The Apple tablet/slate computer is out as of yesterday and it’s called the *iPad* — despite all the terrible [jokes] using that exact same name. It’s a sweet looking bit of hardware, and the pieces of the presentation I caught reveal some terrific software, too.
I’m going to leave to others to work out all the various ups, downs, ins, outs, and assorted other debating points that emerge after any Apple product release or upgrade. One thing and one thing only strikes me as immediately worth thinking about and which yesterday’s presentation flirted with: the iPad as one’s only computing device.
This question popped into my mind because while the iPad intrigues me as an addition to my own setup, it is even more interesting to think about it for someone like my mother. Everyone talks about “typical users,” and I suspect that a fair percentage of those “types” are really parents. For me, it’s my mother. My mother does exactly all those things everyone talks about being 90 percent of “typical computer usage”: e-mail, web browsing, some digital snapshot work, and … and that’s about it.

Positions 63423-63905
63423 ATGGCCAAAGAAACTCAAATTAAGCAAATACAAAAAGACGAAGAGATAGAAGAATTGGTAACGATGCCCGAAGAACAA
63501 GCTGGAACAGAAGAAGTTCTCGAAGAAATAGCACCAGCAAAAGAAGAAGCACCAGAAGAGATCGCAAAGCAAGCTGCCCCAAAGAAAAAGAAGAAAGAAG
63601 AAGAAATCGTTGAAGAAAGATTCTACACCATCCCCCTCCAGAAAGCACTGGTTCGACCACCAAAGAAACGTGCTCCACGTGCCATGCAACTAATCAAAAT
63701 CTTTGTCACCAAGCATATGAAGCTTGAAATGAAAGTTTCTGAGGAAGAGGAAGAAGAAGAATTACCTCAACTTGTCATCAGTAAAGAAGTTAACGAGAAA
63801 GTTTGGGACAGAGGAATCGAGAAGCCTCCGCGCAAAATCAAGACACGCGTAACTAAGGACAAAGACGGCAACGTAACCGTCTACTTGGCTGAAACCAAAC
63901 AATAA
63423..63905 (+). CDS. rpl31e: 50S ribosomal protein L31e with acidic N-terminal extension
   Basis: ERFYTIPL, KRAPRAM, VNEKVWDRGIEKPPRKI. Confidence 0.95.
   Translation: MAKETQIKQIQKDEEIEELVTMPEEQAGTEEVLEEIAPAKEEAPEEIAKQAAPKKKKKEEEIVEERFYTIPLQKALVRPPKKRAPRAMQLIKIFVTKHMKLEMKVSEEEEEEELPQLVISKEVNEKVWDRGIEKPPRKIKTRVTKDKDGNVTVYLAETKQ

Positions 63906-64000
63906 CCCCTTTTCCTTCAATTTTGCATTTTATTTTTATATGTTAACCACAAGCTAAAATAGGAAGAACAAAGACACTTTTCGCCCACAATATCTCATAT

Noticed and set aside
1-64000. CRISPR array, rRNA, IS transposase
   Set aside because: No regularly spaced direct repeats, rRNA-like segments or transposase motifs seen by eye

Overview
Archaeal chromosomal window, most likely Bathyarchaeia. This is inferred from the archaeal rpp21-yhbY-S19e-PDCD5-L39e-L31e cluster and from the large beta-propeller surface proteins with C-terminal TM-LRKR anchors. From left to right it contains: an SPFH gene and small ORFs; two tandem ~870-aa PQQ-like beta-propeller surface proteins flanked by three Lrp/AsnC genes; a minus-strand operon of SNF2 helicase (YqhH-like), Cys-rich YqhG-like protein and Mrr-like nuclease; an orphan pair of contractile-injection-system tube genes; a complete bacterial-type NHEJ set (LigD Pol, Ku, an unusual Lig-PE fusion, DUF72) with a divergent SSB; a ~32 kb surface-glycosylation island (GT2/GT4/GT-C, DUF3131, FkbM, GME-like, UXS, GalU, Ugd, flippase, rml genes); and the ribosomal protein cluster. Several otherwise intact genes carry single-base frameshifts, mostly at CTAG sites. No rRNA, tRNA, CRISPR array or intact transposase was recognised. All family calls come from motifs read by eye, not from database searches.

Say … those are all things you could do with an iPad. Why exactly do you need another computer if that’s all you do? In the case of the iPad, the other computer becomes a fairly large docking station. My guess is that Apple already knows this and is working on a more full-fledged docking station where users will manage the contents of their iPad *from* their iPad and not from iTunes on the docking computer.
That makes a lot more sense. Imagined this way, [Jon Gruber’s concern][jg] about packing a keyboard with his iPad when he travels is exactly the wrong direction:
> I can totally imagine traveling to conferences (or events like this) without a MacBook, but rather with an iPad and a keyboard.
The keyboard is for home or office, the iPad’s built-in keyboard will be what you use when you are away.